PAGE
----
Does the ACT government expect Canberra's commuters to help it out by commuting on unreliable, poorly equipped bicycles?
The government targets the proportion of cycling commuters to increase from 2.3 per cent in 2001 to seven per cent in 2026. By 2016 the rate had risen to only 3 per cent.
In 60,000 kilometres of bicycle commuting and a year of managing the Australian Greenhouse Office bicycle fleet, I found bicycles with normal road tyres required unscheduled maintenance at average intervals of about five hundred kilometres. Most of those unscheduled services were puncture repairs.
Last Friday I checked 124 bicycles, parked in Civic and the inner north. Only three of them were equipped to travel at night, on wet roads, with luggage, and with working brakes.
A BikeCBR scheme, similar to ChooseCBR, could subsidise every Canberra commuter to buy a bike with mudguards, theft-resistant lights, puncture-resistant tyres, and baskets or saddlebags, or to upgrade their bike to that level. The cost would be similar to the cost of designing (but not building) a light rail route between Woden and Civic.
This past week two events might have passed without the notice of your readers, due to the post-election excitement.
On Friday, May 27, public comment on the draft plan to protect Mature Native Trees in the ACT closed. On Tuesday, May 31, public comment on a proposed crematorium complex on Mugga Lane on the northwest boundary of the Callum Brae Nature Reserve will close.
The future of Canberra as the "bush capital" is at stake given the ongoing destruction of mature native trees and the threat to Nature Reserves such as Callum Brae.
Callum Brae Nature Reserve protects yellow box and Blakely's red gum trees which are on the critically endangered list as well as grassy woodland. Many species of birds, some of which are critically endangered including the swift parrot and the gang gang cockatoo are found in Callum Brae. Callum Brae is a popular location for birdwatching and walking, accessible to people with mobility issues.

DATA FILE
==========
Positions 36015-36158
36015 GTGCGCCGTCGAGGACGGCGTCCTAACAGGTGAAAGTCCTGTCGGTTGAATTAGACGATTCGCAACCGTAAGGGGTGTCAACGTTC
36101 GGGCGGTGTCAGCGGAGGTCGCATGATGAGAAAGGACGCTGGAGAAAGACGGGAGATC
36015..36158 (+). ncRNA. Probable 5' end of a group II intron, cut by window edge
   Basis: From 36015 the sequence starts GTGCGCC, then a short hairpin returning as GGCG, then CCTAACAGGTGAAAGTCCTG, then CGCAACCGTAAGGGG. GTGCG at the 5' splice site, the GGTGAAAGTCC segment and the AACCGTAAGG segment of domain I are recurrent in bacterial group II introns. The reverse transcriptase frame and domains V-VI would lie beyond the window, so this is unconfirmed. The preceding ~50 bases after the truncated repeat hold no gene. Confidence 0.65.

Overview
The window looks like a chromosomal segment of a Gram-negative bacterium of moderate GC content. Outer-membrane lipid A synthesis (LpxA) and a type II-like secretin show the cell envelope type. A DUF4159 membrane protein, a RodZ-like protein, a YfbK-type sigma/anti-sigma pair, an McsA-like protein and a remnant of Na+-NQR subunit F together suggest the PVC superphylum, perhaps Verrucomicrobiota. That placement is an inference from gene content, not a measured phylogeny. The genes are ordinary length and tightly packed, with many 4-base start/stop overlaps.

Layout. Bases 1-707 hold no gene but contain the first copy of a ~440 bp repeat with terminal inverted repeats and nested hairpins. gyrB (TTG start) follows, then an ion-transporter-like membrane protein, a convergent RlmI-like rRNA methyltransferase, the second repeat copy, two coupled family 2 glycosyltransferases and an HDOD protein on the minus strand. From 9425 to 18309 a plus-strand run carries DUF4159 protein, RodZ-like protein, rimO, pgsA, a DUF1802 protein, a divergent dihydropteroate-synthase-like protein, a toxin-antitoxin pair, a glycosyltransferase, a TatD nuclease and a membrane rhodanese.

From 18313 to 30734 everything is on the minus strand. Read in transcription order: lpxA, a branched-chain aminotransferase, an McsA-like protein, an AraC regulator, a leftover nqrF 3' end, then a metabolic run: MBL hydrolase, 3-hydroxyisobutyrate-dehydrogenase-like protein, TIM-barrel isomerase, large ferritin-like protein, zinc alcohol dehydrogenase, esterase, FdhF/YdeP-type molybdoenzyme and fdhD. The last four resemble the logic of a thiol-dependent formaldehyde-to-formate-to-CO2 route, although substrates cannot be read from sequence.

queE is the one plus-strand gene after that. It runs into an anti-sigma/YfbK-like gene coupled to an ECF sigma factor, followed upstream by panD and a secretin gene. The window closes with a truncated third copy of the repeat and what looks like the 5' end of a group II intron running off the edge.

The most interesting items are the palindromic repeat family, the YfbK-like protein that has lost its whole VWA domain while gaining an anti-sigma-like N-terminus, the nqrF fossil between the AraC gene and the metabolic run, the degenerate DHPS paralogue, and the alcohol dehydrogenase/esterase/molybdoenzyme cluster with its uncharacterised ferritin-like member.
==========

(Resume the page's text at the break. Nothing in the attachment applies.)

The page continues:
Callum Brae Nature Reserve is under severe threat by a proposed large crematorium infrastructure on its boundary. Not only is the proposed crematorium complex damaging to the fragile environment adjoining Callum Brae Nature Reserve, another crematorium is not needed according to the 2020 survey by the Australasian Cemeteries and Crematoria Association which indicated that with just the Norwood crematorium operating, Canberra was utilising only 18 per cent of its existing cremation capacity. Since that time the Gungahlin crematory has been added and the Southern Memorial Park at Hume is underway.
We urge friends of Callum Brae Nature Reserve to make a submission on the ACT government website, Symonston Development Application 202138789.
To say Peter Dutton's dour demeanour was due to the heavy responsibilities of his office is ridiculous.
His jailing asylum seekers for what appears to be life is appalling, especially in the case of the Biloela family.
Particularly disgusting is his sneering referral to the two little girls as "anchor babies", insinuating that the parents had them only to use them as a form of blackmail on the government.
Offering sanctuary in Australia to refugees from Ukraine is a generous idea but as they are not "coloured", it is in galling contrast to Dutton's policy towards people from the Pacific area.
I agree with Gary Kent's comments (Letters, May 28) that the failure of Seselja to be elected was because the ACT Liberal Party's values do not align with those of most Canberrans. The mismatch has been apparent since 2007 when Seselja became its leader in the Assembly and in the repeated electoral defeats since then.